I've discussed the fact that Ms. Lady and I are roleplaying partners through and through. We've played foils, friends, lovers, enemies, parents, children, siblings, spouses, students, teachers, the whole spectrum. I know her roleplaying as well as she knows mine, to the point where we've got a character planned for the future that's essentially being played by both of us. The point is that I'm extraordinarily comfortable roleplaying with her.
This means that sometimes it's imperative that I find people I'm not comfortable with and roleplay with them.
Sometimes losing the spark is as simple as getting stuck in a feedback loop wherein you know what everyone's going to do. You have a very careful plan, you all know one another's habits, and the whole thing becomes an exercise in waiting for the game to catch up to what you already know comes next. I see people talk about not wanting to roleplay in public areas, and I can totally understand why because often it feels like wading through hip-deep mud just to find a nugget of gold.
But that gold is so valuable. It's what knocks a stable system off its axis. I've found that striking up conversations with strangers in public RP areas has something like a 10% success rate... but each success leads to months of storytelling and character dynamics, the sort of thing that makes all of the muck-wading beforehand entirely worthwhile.
If you've found yourself stuck in a rut, the path out of that rut will not be found with the familiar routine. So get out there and meet some new faces.
Sometimes roleplaying becomes too detached. You know what the right thing to do is, even if your character might not, and you provide that gentle nudge to make sure that he doesn't do something catastrophically dumb. He doesn't cheat on his spouse, he doesn't tell off his guild leader, he doesn't start drinking after years of recovering from alcoholism. You wipe the metaphorical sweat off your brow, happy that you just dodged a bullet.
The problem, as I've mentioned before, is that dodging bullets is not interesting. Drama relies on things happening, and in the case of roleplaying, you want your characters getting into trouble because that's just plain more intriguing. Instead of nudging your characters into making the correct but somewhat boring choices, you should be making the entirely incorrect ones every so often.
We like to think that avoiding these risks makes our characters happier, but the truth is that you get more interesting stories from letting yourself fall. I just recently had a character nearly ruin everything she had worked toward -- relationship destroyed and career demolished -- only to pick herself back up stronger for the experience. She's not sinking into misery now, but she's got a lot more stories to be told because she came pretty darn close.
A character in motion is more interesting than one stagnating. Sometimes, the most obvious motion is "down."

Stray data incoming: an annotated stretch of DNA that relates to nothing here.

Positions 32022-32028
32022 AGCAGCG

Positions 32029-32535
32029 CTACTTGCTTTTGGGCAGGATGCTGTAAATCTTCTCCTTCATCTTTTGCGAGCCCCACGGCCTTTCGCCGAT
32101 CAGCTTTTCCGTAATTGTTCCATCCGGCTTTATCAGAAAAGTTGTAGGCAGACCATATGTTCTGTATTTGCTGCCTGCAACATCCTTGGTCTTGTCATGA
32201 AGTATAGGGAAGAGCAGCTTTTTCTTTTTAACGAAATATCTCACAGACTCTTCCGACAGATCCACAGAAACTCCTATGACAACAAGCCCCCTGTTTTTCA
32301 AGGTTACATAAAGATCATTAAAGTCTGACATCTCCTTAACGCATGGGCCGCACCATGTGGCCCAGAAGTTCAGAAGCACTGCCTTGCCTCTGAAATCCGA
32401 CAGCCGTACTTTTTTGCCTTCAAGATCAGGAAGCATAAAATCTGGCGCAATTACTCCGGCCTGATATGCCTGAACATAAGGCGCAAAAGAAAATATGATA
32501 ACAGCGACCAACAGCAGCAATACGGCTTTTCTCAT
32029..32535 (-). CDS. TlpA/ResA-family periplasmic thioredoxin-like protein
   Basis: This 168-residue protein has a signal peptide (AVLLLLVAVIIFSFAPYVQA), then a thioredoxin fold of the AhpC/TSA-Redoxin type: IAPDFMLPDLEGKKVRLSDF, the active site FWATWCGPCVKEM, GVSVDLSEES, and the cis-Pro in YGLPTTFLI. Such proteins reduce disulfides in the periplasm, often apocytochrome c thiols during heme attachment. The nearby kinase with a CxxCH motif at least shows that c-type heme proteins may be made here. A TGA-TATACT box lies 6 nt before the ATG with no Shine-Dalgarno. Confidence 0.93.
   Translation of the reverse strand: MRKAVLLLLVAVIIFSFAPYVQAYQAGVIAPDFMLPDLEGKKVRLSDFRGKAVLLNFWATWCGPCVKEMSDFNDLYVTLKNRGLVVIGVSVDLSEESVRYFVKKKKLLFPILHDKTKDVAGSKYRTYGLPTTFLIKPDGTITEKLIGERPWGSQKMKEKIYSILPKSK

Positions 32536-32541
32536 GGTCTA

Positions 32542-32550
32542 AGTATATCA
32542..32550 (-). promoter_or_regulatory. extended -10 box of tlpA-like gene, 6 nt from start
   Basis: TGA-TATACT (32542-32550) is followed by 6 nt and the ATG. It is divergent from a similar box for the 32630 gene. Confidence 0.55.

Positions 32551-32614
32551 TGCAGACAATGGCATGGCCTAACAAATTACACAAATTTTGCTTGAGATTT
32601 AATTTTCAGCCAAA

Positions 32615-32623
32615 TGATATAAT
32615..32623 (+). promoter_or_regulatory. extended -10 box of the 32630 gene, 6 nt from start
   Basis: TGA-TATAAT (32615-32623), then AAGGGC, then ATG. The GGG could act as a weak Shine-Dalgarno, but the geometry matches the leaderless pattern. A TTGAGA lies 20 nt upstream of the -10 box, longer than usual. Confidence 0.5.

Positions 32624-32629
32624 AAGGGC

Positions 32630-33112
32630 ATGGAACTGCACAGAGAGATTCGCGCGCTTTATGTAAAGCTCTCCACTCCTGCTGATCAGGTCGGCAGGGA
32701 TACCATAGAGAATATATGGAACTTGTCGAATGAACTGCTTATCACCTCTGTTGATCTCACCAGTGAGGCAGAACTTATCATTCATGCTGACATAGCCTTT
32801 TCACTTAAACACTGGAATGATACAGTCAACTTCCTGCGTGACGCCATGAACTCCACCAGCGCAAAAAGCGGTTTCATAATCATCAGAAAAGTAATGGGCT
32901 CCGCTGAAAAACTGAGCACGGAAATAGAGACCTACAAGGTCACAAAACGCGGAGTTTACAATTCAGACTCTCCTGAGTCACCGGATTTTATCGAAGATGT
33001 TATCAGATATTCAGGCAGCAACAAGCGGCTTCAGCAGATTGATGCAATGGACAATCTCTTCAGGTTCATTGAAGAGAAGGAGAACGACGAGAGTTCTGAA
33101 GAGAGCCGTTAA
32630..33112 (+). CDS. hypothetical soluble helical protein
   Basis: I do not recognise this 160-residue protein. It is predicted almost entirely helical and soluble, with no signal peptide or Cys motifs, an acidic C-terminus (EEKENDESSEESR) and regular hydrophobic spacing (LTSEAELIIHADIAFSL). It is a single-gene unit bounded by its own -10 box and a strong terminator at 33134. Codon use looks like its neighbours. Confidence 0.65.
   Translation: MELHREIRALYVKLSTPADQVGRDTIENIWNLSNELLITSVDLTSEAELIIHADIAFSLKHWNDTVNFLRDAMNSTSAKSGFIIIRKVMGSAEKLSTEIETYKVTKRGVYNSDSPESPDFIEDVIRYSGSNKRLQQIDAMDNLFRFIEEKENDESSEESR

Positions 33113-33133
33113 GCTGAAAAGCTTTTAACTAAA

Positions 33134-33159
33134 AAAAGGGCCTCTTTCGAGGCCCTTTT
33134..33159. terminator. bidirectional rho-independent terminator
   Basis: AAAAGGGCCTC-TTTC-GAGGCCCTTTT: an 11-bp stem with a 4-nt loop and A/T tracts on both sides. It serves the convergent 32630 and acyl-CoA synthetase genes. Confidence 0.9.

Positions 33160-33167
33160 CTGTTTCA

Part of roleplaying is discovering how another person works. We know how we ourselves work, but not so much other people. I have 30 years of experience figuring out my own way of looking at the world and much less figuring out how everyone else in the world understands the constant onslaught of life. Roleplaying is a chance to be someone else for a while... except that we all too often find ourselves asking the easy questions, getting answers, and never looking any further into the character.
Sometimes the reason you lose the spark is because you're just leaving things blank. So the trick is to stop and actually start asking what makes this character tick.
I wrote a coulmn a while back about questions to answer about your characters, but that's just a starting point. Ask yourself what your character would do and come up with an answer. If you're really not sure, have her do something and synthesize it into a complete picture later. You don't need to analyze everything right away, and in some ways it's better to just jump to conclusions and ask yourself after the fact why she did something.
Years of studying fiction will make you well-suited to analyzing character incidentals. (And ill-suited to finding employment, but you knew that.) Instead of assuming you know your character, ask more interesting questions and throw yourself for a loop. You'd be surprised how invigorating it can be to let a character speak in her own voice.
Feedback is welcome down below or by mail to email@example.com, as it always is. Next week, I want to talk about asymmetrical relationships and how to keep both people feeling welcome without destroying the whole "asymmetrical" angle.
Every Friday, Eliot Lefebvre fills a column up with excellent advice on investing money, writing award-winning novels, and being elected to public office. Then he removes all of that, and you're left with Storyboard, which focuses on roleplaying in MMOs. It won't help you get elected, but it will help you pretend you did. If you need a refresher, check out the Storyboard Library.